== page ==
“Savannah State University is leading the way in mathematics education in the area,” says SSU President Cheryl Davenport Dozier, DSW. “By adding the minor in applied mathematics and offering a scholarship program in the field, we are creating new avenues for students. This will not only impact our own students as they graduate and pursue graduate degrees and enter the job market, but it will also have a lasting impact on our community as we help shape the next generation of STEM innovators.”
Mastering a Future in STEM
Though African-Americans represent roughly 13.3 percent of the population of the United States, a 2017 report by the National Science Foundation found that they comprised only 7.2 percent of master’s degree awardees in STEM fields from 2004 to 2014. And the statistic was even lower for those receiving master of science degrees in mathematics and ocean sciences, at 2.8 and 1.2 percent, respectively.
“It was a sobering statistic,” says SSU President Cheryl Davenport Dozier, DSW. “Savannah State University is in a unique position to combat this inequity.”
To help reverse that statistic, SSU has launched the SSU Masters in Mathematics and Marine Sciences (SSUMMS) program, which aims to increase the number and strengthen the preparedness of African-American and low income M.S. graduates in both disciplines.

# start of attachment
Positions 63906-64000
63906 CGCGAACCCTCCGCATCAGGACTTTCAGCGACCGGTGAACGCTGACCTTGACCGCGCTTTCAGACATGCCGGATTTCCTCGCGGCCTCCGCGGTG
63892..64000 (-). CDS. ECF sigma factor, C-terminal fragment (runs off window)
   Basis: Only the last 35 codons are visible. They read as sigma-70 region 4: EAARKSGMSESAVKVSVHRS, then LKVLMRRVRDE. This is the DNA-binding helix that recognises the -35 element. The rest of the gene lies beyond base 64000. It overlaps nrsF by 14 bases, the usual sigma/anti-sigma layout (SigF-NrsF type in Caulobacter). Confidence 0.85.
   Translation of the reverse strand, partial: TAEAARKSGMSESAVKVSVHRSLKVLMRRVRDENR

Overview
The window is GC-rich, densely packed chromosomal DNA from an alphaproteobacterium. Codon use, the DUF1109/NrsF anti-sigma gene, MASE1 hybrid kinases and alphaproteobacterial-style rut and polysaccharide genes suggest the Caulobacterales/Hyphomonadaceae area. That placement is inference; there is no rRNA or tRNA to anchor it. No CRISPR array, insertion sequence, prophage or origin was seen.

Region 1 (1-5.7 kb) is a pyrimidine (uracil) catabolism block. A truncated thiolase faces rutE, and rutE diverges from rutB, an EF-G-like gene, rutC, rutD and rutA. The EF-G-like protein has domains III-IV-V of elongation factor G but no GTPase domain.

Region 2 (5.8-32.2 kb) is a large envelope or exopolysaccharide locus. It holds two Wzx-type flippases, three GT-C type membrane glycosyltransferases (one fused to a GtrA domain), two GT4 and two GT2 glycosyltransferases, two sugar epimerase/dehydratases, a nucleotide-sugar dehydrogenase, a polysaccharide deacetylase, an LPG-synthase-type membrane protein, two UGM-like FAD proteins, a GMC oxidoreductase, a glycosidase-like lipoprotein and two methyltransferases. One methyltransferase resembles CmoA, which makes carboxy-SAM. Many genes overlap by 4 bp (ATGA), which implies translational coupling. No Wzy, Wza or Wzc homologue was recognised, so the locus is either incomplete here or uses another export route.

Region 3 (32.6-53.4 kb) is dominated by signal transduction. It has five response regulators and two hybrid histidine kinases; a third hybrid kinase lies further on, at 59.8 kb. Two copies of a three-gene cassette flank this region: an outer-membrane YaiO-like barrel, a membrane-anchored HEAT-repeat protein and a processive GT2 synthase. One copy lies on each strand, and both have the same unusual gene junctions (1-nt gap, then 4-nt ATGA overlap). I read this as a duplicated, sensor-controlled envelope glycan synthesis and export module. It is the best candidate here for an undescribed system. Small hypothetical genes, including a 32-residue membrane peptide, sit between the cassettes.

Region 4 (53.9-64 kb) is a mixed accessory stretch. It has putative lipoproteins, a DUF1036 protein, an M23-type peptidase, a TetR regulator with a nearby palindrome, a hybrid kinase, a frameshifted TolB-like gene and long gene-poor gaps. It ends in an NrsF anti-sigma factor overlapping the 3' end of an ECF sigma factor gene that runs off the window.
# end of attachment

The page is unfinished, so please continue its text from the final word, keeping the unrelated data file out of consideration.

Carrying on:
Funded through a six-year, $2.5 million U.S. Department of Education Title VII grant, SSUMMS supports 10 qualified merit scholars each year, providing student stipends, tuition, research support and travel expenses to recruit and retain high-quality students. The goal of the program is to prepare the students for admission to doctoral and professional degree programs and to compete in the STEM workforce.
“The SSUMMS grant arrived at a critical time in the fall of 2017 to allow a strong start for the M.S. in mathematics degree program and to rebuild the graduate student ranks within marine sciences following a brief slump in federal funding,” says Carol Pride, Ph.D., professor and chair of the Department of Marine and Environmental Sciences and the grant’s principal investigator (PI), noting that both fields require significant funding for equipment and technology needs. “The SSUMMS grant is providing some of the research funding needed for our students to complete their thesis work in a timely manner, to be able to present their results at professional conferences and to compete with the best once they leave SSU.”
This article appeared in the 2018 issue of "Arising: The Research Journal of Savannah State University." Story by Amy Pine. Photography by Hon Low.
Established in 1890, Savannah State University is the oldest public historically black college or university in Georgia and the oldest institution of higher learning in the city of Savannah. The university's 3,600 students select majors from 30 undergraduate and five graduate programs in four colleges ‐ Liberal Arts and Social Sciences, Business Administration, Sciences and Technology, and Education.